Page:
Scientists identify genetic variations that affect childhood leukaemia risk

In collaboration with the Press Association

Two new studies, including one by scientists at the UK's Institute of Cancer Research (ICR), have uncovered a number of inherited genetic variations that increase children's risk of developing acute lymphoblastic leukaemia (ALL), the most common form of cancer in children.

Scientists at the ICR previously identified mutations linked to ALL that occur during development in the womb, as well as other changes that occur after birth.

But this is the first time inherited risk factors have been identified, although the researchers noted that ALL does not appear to run in families.

 

The studies, which both appear in the journal Nature Genetics, were possible thanks to new technologies that allow the entire genetic makeup of ALL patients to be compared against healthy people so that any differences can be identified.

In their study, UK scientists found differences in three genes - IKZF1, ARID5B and CEBPE - each of which individually increased the likelihood of its carrier developing ALL by between 30 and 60 per cent.

The genes have been implicated in the development of white blood cells called lymphocytes, which are altered in ALL.

Professor Richard Houlston, head of the ICR's Molecular and Population Genetic Team and a Cancer Research UK grantee, said: "These findings provide the first evidence that genetic makeup plays a major role in the risk of ALL and insight into how the disease develops."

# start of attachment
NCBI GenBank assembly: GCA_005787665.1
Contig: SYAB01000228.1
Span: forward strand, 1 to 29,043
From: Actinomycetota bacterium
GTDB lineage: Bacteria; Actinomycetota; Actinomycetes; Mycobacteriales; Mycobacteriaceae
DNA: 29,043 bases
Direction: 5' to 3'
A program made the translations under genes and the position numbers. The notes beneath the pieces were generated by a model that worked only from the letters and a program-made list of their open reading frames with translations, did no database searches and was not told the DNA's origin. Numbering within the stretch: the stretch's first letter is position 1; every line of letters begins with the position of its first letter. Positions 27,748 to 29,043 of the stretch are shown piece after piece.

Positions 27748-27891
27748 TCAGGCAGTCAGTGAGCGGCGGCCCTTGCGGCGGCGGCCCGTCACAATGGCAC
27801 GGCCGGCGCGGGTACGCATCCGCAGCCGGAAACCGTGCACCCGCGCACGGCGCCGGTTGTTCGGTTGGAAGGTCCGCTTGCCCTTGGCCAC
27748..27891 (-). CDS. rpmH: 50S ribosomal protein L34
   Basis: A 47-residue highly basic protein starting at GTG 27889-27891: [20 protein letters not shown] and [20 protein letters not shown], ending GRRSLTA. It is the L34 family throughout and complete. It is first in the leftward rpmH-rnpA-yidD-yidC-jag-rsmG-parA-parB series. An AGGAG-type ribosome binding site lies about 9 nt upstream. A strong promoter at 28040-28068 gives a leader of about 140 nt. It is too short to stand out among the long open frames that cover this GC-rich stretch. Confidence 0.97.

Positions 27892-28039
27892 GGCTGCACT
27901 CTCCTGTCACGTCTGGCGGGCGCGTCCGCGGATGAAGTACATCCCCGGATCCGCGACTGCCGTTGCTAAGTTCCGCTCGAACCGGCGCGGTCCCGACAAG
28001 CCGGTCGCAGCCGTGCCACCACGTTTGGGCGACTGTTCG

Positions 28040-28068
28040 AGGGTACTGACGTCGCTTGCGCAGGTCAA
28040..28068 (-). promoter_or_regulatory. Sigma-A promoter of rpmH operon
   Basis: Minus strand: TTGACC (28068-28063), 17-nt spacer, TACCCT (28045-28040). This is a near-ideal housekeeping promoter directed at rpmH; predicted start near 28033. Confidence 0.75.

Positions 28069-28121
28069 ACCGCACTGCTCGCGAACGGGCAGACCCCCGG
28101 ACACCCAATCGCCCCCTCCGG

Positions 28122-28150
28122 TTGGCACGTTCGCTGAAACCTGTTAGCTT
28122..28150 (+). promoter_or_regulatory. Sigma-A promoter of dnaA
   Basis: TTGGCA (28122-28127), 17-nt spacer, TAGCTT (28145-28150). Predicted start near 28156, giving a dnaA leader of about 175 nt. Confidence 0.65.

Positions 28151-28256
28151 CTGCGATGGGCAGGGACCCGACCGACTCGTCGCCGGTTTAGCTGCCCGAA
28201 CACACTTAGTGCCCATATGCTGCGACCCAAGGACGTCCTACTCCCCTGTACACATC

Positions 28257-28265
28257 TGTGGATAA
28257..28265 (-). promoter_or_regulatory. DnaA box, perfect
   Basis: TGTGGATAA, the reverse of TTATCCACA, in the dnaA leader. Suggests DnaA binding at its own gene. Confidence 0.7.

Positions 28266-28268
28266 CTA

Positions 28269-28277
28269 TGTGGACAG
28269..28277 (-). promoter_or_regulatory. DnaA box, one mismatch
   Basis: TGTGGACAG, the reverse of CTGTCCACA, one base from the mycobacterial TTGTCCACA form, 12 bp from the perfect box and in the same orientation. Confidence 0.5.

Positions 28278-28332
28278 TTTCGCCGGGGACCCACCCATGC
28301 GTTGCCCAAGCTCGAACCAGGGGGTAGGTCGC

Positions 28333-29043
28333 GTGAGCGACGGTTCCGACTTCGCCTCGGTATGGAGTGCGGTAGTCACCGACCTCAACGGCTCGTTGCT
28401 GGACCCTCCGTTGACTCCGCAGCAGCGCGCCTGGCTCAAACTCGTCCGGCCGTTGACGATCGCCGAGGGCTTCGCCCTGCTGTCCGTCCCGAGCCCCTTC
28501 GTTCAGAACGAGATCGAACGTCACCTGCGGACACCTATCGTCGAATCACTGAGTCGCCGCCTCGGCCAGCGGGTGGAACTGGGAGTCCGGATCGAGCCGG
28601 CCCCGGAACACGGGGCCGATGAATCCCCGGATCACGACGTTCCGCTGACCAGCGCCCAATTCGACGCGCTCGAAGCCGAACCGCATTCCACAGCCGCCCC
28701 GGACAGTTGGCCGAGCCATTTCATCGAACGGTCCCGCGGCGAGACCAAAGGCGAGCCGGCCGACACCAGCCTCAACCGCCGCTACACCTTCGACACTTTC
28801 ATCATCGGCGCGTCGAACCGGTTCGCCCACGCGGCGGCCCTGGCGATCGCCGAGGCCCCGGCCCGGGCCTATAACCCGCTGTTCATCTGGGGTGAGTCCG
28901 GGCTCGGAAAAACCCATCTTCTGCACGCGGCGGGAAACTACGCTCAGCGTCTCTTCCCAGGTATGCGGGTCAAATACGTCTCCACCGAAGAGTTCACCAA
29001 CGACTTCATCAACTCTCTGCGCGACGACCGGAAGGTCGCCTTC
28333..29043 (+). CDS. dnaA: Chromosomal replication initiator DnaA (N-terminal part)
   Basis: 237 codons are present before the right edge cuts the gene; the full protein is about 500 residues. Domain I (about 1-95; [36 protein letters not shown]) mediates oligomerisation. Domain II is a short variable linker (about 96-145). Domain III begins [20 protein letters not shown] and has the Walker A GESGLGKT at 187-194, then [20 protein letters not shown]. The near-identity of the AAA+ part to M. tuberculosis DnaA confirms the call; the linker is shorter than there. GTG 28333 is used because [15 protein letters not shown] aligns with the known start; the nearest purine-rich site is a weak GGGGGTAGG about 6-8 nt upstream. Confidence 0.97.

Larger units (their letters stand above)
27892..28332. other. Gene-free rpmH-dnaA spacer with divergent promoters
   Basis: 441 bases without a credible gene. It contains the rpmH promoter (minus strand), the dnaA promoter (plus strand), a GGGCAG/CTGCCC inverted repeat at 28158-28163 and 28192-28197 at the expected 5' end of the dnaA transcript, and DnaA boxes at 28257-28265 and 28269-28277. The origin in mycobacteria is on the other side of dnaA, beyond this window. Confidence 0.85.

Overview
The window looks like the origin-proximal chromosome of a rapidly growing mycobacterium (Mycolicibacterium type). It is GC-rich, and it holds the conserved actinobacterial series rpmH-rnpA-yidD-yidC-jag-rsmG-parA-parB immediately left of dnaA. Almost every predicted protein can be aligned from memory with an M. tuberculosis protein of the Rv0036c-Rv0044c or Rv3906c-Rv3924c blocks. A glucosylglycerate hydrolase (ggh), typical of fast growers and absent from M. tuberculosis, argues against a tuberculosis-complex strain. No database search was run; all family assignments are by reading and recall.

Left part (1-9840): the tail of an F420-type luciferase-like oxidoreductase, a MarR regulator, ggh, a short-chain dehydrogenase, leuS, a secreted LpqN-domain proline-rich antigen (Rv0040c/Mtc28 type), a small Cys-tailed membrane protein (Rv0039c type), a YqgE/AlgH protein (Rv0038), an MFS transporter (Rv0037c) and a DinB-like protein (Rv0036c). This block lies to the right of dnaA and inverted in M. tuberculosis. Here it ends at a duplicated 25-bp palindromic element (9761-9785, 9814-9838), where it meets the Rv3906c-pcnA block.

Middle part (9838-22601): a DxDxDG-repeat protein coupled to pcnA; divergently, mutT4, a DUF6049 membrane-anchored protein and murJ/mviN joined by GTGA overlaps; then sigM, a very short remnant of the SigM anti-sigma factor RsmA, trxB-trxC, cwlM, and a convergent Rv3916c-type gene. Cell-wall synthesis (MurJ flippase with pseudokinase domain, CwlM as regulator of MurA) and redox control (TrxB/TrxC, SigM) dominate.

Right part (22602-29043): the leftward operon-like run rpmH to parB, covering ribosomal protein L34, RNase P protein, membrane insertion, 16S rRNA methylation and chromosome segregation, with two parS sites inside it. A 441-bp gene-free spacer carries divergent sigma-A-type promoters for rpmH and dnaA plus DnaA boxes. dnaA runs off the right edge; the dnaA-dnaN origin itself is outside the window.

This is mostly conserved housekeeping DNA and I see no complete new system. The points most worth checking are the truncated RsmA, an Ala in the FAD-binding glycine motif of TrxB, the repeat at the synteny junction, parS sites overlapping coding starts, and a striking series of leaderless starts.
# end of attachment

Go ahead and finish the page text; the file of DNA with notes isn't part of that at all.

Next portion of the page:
Co-investigator Professor Mel Greaves, chairman of the ICR's Section of Haemato-Oncology, added: "This is a very significant advance in our understanding of the complex process by which children develop leukaemia.

"The new results should not be taken, by parents or the public at large, to mean that children develop leukaemia because of an accident of inheritance. Genetic risk factors are just one component of cause.

"Finding the triggering exposures still remains a focus of intense effort, particularly with respect to possible future prevention."

In the second study, which was carried out by researchers at St Jude Children's Research Hospital in the US, 18 separate genetic variations were identified - two of which occurred in one of the genes arising from the UK study - ARID5B - and one in another - IKZF1.

The US scientists estimate that these two genes were involved in just over a third of ALL cases and note that one of them may help to predict an individual's response to treatment.

Senior author Dr Mary Relling, pharmaceutical sciences chair at St Jude, explained that the same inherited variation in ARID5B also affects the effectiveness of chemotherapy drug methotrexate in leukaemia cells.

"It accumulates better," she revealed. "That allows us to use a lower dose and still cure the leukaemia.

"These findings may identify a new marker that could be used to help decide on doses of methotrexate in patients with varying ARID5B status."

Oliver Childs, senior science information officer at Cancer Research UK, commented: "Scientists still don't know what causes most cases of leukaemia, but this fascinating work shows how a child's genes can help influence their risk of developing the disease.

"Large-scale genetic research like this opens up many interesting scientific avenues to explore. The challenge ahead for Cancer Research UK and other organisations is to apply this new genetic knowledge to help gain further insights into this type of leukaemia."